Is it possible to be a locavore in a New England winter?  The Smart Green Gourmet is determined to find out.  After shopping at farmer’s markets throughout the Spring, Summer, and Fall, I searched for a way to continue buying local, seasonal, organic/sustainable produce in the winter months.  Last winter, the only thing I could find at Whole Foods, Shaw’s, and Wilson Farm in the winter were turnips.  My dedication to local foods crumbled when confronted week after week with their purply-white peels.

So I had initially shied away from joining a winter farmshare for fear that I would eat nothing but  turnips all winter long.  But this winter I stumbled upon Enterprise Farms, which takes an innovative approach to wintertime Community Supported Agriculture.  Enterprise has created a regional “food shed” to supplement local New England organic produce with partner organic/sustainable farms from the East Coast.  This way my food still travels a shorter distance and consumes fewer resources than if I had bought it at the grocery store, and I can still support small farmers, but I can eat citrus and parsley as well as turnips.   Jordan and Kelley at Enterprise were also very helpful and were willing to tolerate my crazy travel schedule and let us try out a small share from February 1 through May 1.  They had many pick-up locations, including one right near me, and they even deliver by bike in a pinch.  So we signed on for a small share, which easily fits in a canvas shopping bag.  It was great to meet all of my neighbors as everyone lined up to receive their boxes of delicious produce.  Many brought their kids along to learn about local food.  Perhaps they were taking a cue from Michele Obama, who introduces schoolchildren to her White House garden as part of her crusade against childhood obesity, using fresh veggies to teach kids about healthy food and the Earth from which it grows.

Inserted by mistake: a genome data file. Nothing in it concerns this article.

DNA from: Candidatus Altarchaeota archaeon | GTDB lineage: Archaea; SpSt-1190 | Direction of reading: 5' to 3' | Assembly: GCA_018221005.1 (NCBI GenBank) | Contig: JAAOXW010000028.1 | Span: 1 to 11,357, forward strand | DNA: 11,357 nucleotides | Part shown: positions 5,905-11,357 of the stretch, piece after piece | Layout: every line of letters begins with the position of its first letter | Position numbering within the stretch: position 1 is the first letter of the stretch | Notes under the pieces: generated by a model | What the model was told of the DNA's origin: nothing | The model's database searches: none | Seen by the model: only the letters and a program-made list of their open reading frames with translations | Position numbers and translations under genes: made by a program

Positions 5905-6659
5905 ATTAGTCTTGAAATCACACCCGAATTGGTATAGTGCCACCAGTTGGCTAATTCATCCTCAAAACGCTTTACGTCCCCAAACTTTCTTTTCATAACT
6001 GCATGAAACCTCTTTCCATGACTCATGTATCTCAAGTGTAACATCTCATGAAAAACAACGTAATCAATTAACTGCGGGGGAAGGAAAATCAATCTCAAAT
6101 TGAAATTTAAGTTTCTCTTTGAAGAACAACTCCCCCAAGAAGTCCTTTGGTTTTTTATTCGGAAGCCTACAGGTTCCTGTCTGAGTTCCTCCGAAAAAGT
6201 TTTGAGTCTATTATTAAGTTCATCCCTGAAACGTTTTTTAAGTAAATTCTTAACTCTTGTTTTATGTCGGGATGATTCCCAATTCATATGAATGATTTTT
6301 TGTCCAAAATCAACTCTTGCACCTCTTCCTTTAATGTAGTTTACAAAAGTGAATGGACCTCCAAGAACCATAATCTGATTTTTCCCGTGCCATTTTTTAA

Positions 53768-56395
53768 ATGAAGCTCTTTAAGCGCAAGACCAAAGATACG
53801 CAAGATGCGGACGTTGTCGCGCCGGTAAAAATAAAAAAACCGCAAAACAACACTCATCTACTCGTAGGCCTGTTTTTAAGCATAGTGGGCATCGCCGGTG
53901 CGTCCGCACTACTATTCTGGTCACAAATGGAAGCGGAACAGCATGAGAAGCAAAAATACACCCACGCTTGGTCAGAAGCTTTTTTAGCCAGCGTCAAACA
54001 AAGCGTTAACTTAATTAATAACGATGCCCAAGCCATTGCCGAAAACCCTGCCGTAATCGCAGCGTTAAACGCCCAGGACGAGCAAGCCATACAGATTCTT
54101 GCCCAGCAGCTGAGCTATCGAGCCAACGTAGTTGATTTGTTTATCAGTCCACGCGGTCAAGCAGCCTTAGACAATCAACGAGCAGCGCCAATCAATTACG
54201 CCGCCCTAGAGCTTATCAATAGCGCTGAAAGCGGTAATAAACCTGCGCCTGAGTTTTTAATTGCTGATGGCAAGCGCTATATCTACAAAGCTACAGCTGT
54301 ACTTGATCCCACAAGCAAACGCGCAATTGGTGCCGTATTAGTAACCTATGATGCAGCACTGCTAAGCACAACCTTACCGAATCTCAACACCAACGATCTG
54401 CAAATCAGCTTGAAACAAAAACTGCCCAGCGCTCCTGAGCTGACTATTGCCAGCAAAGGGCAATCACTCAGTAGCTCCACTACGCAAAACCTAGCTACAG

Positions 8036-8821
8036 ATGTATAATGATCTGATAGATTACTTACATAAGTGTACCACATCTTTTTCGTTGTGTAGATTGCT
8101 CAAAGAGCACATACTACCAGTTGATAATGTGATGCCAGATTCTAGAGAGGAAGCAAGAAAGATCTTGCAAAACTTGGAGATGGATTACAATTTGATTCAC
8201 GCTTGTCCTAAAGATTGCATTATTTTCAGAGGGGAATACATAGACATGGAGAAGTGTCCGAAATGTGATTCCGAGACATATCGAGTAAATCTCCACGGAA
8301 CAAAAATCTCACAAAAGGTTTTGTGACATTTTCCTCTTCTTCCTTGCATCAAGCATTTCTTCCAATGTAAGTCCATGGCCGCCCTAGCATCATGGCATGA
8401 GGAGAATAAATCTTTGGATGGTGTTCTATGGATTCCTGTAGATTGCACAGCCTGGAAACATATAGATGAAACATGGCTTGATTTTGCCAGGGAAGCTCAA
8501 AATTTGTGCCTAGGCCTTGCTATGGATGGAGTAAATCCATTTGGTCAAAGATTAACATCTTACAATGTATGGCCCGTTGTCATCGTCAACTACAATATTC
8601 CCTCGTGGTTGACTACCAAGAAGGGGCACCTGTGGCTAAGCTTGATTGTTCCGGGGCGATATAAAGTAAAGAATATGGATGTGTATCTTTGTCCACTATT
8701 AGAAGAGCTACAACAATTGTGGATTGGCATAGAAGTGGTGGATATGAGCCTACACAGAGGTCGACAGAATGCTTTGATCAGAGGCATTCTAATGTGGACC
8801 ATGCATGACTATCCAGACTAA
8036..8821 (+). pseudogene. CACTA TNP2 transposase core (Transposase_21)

This week, I received:

The produce did not disappoint.  Tonight, the fresh arugula brought a breath of Spring to my Winter table in a salad with crisp apples, walnuts, roasted fennel, fennel fronds, and a sweet sherry vinaigrette.  And after today’s news, I’m especially glad to know where my salad is coming from.  Maybe tomorrow I’ll tackle the turnips.